Summary of Neuroblastoma
Transcript for Neuroblastoma
Neuroblastoma is a type of tumor composed of “neuroblasts,” specifically neural crest cells, which are cells involved in the development of the sympathetic nervous system.
Neuroblastoma is the most common cancer in infants, and it’s only rarely seen in children over five years old.
When a fetus is in its 5th week of development, special cells called neural crest cells start migrating along the spine.
In the thoracic region of the spine, neural crest cells differentiate into the neurons of the sympathetic chain, lying on either side of the entire spinal cord.
In the lumbar region, neural crest cells differentiate into the cells of the adrenal medulla, the inner part of the adrenal gland that sits atop the kidneys.
Together, the sympathetic chain and adrenal medulla form the sympathetic nervous system, connecting the brain and central nervous system to various organs including the heart and blood vessels.
So, when you’re under some sort of stress, like playing a competitive sport like badminton, the sympathetic nervous system kicks into action.
These hormones bind to receptors in various tissues like the blood vessels, the heart, and the lungs, redirecting blood flow to your muscles, make your heart pump faster, and expanding the airways in your lungs, all of which can help you make the winning hit.
After the game is over, and the hormones are no longer needed, epinephrine and norepinephrine break down into metabolites like homovanillic acid or HMA, and vanillylmandelic acid, or VMA.
In neuroblastoma, some neural crest cells in the sympathetic chain or adrenal medulla don’t differentiate properly during fetal development, and these cells ultimately go on to form a tumor, which most often form in the adrenal medulla, but can also develop in other areas of the sympathetic chain.
While no one knows exactly how it happens, this abnormal cell differentiation has been associated with mutations in the MYCN oncogene, Anaplastic lymphoma kinase ALK fusion oncogenes, and mutations in tumor suppressor genes, like the Paired-like homeobox 2b or PHOX2B, and other tumor suppressor genes on chromosome 1 and 11.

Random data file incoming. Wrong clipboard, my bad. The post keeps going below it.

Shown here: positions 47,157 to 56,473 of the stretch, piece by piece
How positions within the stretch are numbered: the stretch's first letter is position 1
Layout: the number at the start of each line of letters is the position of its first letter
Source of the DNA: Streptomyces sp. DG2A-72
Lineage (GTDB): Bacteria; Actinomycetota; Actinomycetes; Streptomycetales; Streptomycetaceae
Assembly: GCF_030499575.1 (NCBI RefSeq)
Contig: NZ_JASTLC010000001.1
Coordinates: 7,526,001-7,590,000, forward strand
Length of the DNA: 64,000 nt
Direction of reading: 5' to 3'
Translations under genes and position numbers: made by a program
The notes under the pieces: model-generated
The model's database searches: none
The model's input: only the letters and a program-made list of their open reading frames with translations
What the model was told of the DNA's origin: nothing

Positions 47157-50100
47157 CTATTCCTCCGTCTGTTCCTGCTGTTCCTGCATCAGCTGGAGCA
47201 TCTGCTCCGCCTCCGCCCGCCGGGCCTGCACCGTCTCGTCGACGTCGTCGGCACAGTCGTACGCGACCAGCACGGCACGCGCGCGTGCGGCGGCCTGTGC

Oncogenes help cells grow and proliferate, while tumor suppressor genes slow down cell growth and proliferation.
So both an MYCN amplification or ALK gene fusion, where the oncogene is “turned on,” or a PHOX2B and chromosome 1 and 11 deletions, where tumor suppressor genes are “turned off,” can potentially cause uncontrolled cell growth.
There are three types of neuroblastomas, and they’re categorized based on the size and shape of the tumor cells: undifferentiated, poorly differentiated, and differentiating neuroblastoma.
An undifferentiated neuroblastoma is mostly comprised of neural crest cells, which are sometimes called small round blue cells, due to a lack of cytoplasm, and a large blue nuclei.
A poorly differentiated neuroblastoma is composed of slightly more differentiated cells, with smaller nuclei and a bit more cytoplasm.
In addition, the cells of a poorly differentiated neuroblastoma may be surrounded by a substance called neuropil, which is a dense network of interwoven nerve fibers, like axon and dendrite branches.
Finally, a differentiating neuroblastoma is composed of cells with lots of cytoplasm, and is often surrounded by a substance called Schwannian stroma.
Schwannian stroma is a connective tissue from non-neuronal cells that forms myelin, which insulates the axons of the mature neurons.
When any type of neuroblastoma forms, cells in the surrounding tissue release chemokines called CXCL12 and that stimulates nearby immune cells.
CXCL12 is normally produced by some organs like the lymph nodes, liver, bones, and especially the bone marrow, but gets produced in higher amounts when tissue is damaged.
When immune cells sense high levels of CXCL12, they get stimulated and move towards the area where it’s coming from.